(November 20, 2005)
It was another strong result on the ISU Grand Prix circuit for Canada's Jeff Buttle on Saturday.
Buttle, who won a silver medal at the 2005 MasterCard Skate Canada International, captured the gold medal at the 2005 Trophee Eric Bompard Cachemire in Paris, maintaining his first-place position after the short program by winning the free skate.
The 2005 Canadian Men's Champion and 2005 world silver medallist missed his attempt at the opening jump of his program, the quadruple toe loop, but came back to include five more triples in his program, including a solid triple Lutz-double toe loop-double loop combination. He also produced excellent spins and difficult footwork, which were highlighted in his program.
Buttle earned 65.10 points for technical elements and 75.30 for program components, which gave him a total of 139.40 for his free skate and a combined total of 215.48 for the competition, just off his personal best score of 216.65 that he earned at the 2005 ISU Grand Prix Final.
"The program itself, and all of the spins and steps were much improved (over MasterCard Skate Canada International)," Buttle told the press. "My goal this year is to keep improving with every skate, and I think I accomplished that today."
France's Brian Joubert, the 2004 European Champion and 2004 world silver medallist, was second with 210.41 points, while Romanian Gheorghe Chiper won his country's first medal on the ISU Grand Prix circuit in winning the bronze with 191.95 points.
In the pair event, Canadians Valerie Marcoux and Craig Buntin were awarded their second bronze medal on the ISU Grand Prix circuit this season, their first coming at the 2005 MasterCard Skate Canada International in October.
Marcoux and Buntin had an impressive free skate on Saturday evening, which they performed to a song composed especially for them by Paul Kunigis, entitled Our Song. The two-time Canadian Champions highlighted their program with a side-by-side triple toe loop-double toe loop combination, a strong triple twist and two impressive throws - the throw triple loop and throw triple Salchow, which was especially difficult as it came at the end of their program.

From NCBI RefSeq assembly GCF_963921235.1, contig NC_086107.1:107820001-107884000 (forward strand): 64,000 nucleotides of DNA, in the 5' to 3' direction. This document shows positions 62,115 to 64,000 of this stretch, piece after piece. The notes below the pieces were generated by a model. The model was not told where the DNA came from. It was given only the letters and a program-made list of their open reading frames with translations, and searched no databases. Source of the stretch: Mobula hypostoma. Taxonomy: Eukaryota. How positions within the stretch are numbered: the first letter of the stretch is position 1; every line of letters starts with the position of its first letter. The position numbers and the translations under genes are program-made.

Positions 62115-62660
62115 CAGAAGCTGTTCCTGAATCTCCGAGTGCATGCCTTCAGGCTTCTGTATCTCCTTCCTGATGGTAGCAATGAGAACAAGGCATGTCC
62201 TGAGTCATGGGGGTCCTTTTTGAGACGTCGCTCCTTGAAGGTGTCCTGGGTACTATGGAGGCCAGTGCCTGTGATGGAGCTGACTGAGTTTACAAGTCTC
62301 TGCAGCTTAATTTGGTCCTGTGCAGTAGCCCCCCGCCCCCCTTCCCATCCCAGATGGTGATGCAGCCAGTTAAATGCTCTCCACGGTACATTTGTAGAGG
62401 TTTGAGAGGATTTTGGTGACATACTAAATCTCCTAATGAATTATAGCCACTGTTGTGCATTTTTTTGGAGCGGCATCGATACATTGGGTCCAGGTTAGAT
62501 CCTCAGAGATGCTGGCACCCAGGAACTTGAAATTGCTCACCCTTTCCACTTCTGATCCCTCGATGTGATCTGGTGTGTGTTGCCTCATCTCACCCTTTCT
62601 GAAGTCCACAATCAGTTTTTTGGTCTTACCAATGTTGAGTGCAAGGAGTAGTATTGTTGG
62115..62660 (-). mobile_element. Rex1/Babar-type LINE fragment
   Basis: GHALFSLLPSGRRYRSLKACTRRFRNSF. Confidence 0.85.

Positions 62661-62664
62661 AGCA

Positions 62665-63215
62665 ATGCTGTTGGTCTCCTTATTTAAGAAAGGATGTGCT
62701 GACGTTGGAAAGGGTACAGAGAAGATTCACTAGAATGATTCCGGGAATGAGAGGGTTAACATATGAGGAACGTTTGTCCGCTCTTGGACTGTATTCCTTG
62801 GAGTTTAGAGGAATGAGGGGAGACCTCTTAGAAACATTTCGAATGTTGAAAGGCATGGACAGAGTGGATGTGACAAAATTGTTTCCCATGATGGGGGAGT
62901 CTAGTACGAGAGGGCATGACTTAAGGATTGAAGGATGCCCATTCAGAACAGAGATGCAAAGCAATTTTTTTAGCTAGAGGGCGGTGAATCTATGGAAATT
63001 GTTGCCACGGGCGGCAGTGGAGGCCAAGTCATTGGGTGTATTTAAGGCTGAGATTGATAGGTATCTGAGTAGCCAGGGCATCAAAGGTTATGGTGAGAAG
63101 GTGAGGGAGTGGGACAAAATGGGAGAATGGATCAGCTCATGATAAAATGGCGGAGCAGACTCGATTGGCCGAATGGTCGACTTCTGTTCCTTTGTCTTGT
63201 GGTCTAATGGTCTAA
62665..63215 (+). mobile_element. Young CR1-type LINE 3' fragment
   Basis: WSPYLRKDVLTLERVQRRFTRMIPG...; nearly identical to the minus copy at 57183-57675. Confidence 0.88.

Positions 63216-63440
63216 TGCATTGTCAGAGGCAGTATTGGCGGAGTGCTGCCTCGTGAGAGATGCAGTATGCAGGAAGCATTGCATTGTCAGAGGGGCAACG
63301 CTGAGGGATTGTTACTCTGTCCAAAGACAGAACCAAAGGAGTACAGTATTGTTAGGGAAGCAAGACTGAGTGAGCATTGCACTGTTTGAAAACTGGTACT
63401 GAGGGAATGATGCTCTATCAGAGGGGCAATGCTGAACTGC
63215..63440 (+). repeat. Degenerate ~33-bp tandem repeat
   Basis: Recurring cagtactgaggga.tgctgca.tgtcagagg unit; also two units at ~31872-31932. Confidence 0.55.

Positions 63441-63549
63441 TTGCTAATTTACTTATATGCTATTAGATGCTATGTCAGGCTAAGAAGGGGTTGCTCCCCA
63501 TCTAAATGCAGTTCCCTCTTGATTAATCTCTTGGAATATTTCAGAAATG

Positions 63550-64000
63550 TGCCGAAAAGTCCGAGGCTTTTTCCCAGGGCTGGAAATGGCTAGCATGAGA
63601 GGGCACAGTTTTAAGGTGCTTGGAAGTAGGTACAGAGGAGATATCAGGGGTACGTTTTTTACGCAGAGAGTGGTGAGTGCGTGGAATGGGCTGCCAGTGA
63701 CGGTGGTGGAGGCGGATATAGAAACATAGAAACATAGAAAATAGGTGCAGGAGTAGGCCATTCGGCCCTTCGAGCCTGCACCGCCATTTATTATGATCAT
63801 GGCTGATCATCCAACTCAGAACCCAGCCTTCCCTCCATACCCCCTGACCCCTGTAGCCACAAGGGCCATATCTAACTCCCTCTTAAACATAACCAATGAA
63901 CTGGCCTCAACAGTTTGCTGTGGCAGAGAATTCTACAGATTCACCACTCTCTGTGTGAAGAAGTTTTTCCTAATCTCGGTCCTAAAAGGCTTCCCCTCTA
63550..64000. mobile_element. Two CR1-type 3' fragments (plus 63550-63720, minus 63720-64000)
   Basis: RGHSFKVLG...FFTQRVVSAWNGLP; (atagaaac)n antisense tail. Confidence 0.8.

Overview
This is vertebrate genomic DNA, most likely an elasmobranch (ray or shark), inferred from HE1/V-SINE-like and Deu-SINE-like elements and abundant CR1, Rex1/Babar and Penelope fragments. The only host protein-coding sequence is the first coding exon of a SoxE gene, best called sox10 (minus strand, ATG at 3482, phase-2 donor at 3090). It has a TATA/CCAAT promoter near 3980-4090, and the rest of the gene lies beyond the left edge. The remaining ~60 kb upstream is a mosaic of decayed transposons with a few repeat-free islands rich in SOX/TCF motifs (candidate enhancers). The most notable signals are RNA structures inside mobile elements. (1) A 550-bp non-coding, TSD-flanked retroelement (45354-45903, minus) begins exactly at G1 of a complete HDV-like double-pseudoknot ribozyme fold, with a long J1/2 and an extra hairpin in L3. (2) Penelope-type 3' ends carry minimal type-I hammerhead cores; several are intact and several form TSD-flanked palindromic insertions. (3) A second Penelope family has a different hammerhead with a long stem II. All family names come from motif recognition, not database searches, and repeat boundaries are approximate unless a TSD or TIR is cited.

Their total of 116.48 points for the free skate gave them a combined points total of 174.92, which was a new personal best score. The duo's score of 62.08 for technical elements in the free skate was the highest technical elements score handed out in the free skate.
Marcoux and Buntin were pleased with their performance in Paris.
"It felt good, because our last personal best was two years ago, and it felt good to finally achieve that," said Marcoux.
"Tonight we just went out and took a step from where we were before tonight. So we're really excited to be in this new phase of our season and we're excited for the rest of the season," added Buntin.
Two-time world champions Tatiana Totmianina and Maxim Marinin, of Russia, claimed the gold medal with 186.90 points, while China's Qing Pang and Jian Tong were second with 182.64 points.
The ladies competition was a very well skated event. The 2005 Canadian Women's Champion Joannie Rochette delivered a solid performance to place fifth in the free skate and fourth in the short program for fourth-place overall.
Rochette completed six triple jumps in her free skate, including an opening triple toe loop-double toe loop-double loop combination, a triple Lutz-double toe loop combination and another strong triple Lutz. She also showed impressive spins throughout the program.
Rochette's overall total of 167.22 was just off her personal best score of 168.72, which she achieved at last year's Trophee Eric Bompard Cachemire.
Winning the gold medal was 15-year-old Mao Asada, of Japan, who landed a triple Axel in her free skate and finished with an overall total of 182.42 points. American Sasha Cohen won the silver medal with a points total of 175.12, while Japan's Shizuka Arakawa was third with 173.30 points.
The next ISU Grand Prix event, the 2005 Cup of Russia, takes place next weekend in St. Petersburg.